Miami, Florida (CNN) -- Their stories were chilling: Students at a reform school recounted beatings and sexual assaults at the hands of school administrators and other employees who were supposed to be taking care of them.
But a state investigation into the claims -- which date back to the 1950s and 1960s -- found insufficient evidence to prosecute any former workers at the Dozier School for Boys in Marianna, Florida.
Results of the investigation, which was conducted by the Florida Department of Law Enforcement at the request of Gov. Charlie Crist, were released Thursday. The FDLE investigated allegations made by a group of men who said they were beaten and sexually abused when they attended the school about five decades ago.
State Attorney Glenn Hess told the FDLE he would not pursue any prosecutions in a letter dated February 25.
"The primary obstacles to bringing criminal cases based on events alleged to have occurred more than 40 years ago are the Constitutional rights to a speedy trial and to due process," Hess wrote.
"Florida's statute placing time limitations on prosecutions must also be considered. In a nutshell, citizens are protected from being prosecuted for crimes that occurred so long ago that preparing a defense would be difficult or impossible. The claims provided here are an example," he said.
The allegations against school workers were made by a group of men -- now in their 60s -- who call themselves "the white house boys" after a nondescript white concrete building on the school grounds where they say the beatings and torture were carried out, often with a thick leather strap.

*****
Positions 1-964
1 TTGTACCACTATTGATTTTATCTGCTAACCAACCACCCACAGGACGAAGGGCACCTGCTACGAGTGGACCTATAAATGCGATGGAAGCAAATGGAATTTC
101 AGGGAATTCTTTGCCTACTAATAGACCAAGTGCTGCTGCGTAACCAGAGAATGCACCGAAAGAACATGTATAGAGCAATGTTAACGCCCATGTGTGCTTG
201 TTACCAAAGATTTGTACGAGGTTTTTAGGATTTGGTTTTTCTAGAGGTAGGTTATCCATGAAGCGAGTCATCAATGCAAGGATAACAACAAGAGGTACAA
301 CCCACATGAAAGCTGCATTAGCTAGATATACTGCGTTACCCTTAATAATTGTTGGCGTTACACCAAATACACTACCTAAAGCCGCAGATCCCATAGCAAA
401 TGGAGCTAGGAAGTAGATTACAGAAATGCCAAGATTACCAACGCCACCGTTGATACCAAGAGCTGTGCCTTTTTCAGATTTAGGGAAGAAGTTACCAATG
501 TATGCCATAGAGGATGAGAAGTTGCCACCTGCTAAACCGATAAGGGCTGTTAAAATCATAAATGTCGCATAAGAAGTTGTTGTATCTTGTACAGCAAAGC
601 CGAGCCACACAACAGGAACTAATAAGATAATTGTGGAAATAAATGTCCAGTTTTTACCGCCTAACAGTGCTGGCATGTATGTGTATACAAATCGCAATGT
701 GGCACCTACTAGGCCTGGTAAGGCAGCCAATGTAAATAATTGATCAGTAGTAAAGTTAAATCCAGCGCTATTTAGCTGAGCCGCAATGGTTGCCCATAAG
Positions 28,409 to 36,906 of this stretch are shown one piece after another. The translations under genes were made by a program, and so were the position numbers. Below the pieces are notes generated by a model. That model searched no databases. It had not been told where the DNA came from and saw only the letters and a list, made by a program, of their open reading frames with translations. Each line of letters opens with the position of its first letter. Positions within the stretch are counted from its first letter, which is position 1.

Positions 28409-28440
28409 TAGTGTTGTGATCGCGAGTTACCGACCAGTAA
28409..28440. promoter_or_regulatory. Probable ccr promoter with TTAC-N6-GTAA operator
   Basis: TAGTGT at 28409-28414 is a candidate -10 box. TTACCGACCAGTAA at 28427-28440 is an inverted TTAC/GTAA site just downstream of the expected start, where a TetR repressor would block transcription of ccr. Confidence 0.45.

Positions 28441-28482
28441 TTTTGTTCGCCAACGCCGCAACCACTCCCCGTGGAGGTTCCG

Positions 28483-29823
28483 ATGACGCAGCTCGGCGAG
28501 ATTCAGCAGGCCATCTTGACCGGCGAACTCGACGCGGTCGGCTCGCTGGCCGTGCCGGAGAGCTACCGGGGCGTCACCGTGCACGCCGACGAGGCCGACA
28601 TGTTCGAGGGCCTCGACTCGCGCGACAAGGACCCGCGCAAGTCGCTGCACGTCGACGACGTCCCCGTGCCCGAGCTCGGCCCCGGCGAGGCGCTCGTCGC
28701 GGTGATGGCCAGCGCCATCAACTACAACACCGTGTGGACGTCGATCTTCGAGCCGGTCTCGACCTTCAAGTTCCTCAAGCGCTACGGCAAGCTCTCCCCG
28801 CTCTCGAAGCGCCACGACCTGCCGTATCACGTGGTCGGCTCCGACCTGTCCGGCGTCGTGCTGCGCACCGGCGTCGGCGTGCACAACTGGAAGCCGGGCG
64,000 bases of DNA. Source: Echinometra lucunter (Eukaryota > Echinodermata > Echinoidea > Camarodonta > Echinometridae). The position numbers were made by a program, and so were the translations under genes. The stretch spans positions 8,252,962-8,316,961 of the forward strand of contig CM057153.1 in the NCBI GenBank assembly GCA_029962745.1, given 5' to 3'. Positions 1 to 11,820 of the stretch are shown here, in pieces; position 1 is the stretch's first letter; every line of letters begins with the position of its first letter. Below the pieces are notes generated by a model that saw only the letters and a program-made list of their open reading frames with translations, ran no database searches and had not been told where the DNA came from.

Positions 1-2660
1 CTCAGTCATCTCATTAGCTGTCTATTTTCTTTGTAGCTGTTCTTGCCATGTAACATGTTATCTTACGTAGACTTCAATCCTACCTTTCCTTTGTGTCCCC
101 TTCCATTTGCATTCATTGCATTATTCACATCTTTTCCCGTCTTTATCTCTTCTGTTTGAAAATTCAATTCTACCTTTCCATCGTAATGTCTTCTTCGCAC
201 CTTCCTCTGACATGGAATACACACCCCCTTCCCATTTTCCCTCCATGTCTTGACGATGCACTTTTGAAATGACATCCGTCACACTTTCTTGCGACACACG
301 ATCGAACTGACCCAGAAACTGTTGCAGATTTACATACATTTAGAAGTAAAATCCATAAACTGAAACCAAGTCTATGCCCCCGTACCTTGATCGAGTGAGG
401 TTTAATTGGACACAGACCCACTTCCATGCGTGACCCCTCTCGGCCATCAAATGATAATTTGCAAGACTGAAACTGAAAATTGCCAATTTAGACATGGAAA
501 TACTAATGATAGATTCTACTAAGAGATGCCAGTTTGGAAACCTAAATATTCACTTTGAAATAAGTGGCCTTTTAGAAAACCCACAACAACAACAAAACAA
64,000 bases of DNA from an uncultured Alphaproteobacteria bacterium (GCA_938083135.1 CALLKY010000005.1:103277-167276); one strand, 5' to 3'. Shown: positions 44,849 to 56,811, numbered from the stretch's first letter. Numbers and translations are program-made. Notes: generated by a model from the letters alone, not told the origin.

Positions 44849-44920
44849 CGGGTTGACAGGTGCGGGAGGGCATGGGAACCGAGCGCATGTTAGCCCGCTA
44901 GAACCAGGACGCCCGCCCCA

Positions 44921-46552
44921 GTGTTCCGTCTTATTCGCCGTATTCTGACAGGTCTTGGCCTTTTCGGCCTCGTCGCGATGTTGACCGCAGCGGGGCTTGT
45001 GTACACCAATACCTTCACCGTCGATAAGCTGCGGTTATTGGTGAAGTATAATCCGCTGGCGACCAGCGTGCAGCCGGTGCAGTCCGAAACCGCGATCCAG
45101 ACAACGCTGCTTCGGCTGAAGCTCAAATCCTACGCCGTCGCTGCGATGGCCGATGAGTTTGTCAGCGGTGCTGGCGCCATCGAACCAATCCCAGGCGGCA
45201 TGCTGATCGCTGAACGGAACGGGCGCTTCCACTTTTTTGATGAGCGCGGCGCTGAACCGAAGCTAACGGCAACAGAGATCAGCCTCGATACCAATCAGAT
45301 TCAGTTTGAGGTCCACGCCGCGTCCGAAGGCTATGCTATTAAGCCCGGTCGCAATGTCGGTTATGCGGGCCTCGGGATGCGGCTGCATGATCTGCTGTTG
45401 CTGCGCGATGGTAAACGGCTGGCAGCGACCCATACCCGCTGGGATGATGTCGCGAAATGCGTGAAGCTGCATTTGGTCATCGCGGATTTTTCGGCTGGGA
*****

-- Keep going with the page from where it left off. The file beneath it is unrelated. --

One member of the group, Dick Colon, told CNN the outcome of the investigation shows "Florida is running with a scam and everybody's behind it."
"FDLE is whitewashing this thing like you wouldn't believe," said Colon, who was interviewed by the FDLE in the investigation.
Colon said he was sent to the school for stealing cars, and went to the "white house" 11 times during his 30 months there, where he suffered unimaginable beatings. He remembers them as if they happened yesterday, he said.
Colon said he was forced to lie face-down on a blood-soaked pillow that had small pieces of lip, tongue and skin from the previous boy's beating. He'd clench the metal bar of the bed as the strap struck him.
"After that tick, you'd go 'Aaaahh,' and then you'd grab that bar, and go 'Ooooohhhhhhh,' and the spindles of the bed would bounce, and sometimes the bed would come off the ground," Colon told CNN.
The FDLE said its investigators interviewed six former staff members from Dozier and more than 100 former students and their relatives. But the agency acknowledged that most staff members who could have provided information have died.
The report said there were inconsistent accounts from the men about various incidents, and a forensics examination of the "white house" building found no evidence of any blood.
Most of the former students interviewed during the investigation agreed that a wooden paddle or leather strap was used for punishment, the report said, but there was disagreement about the number of spankings and the severity.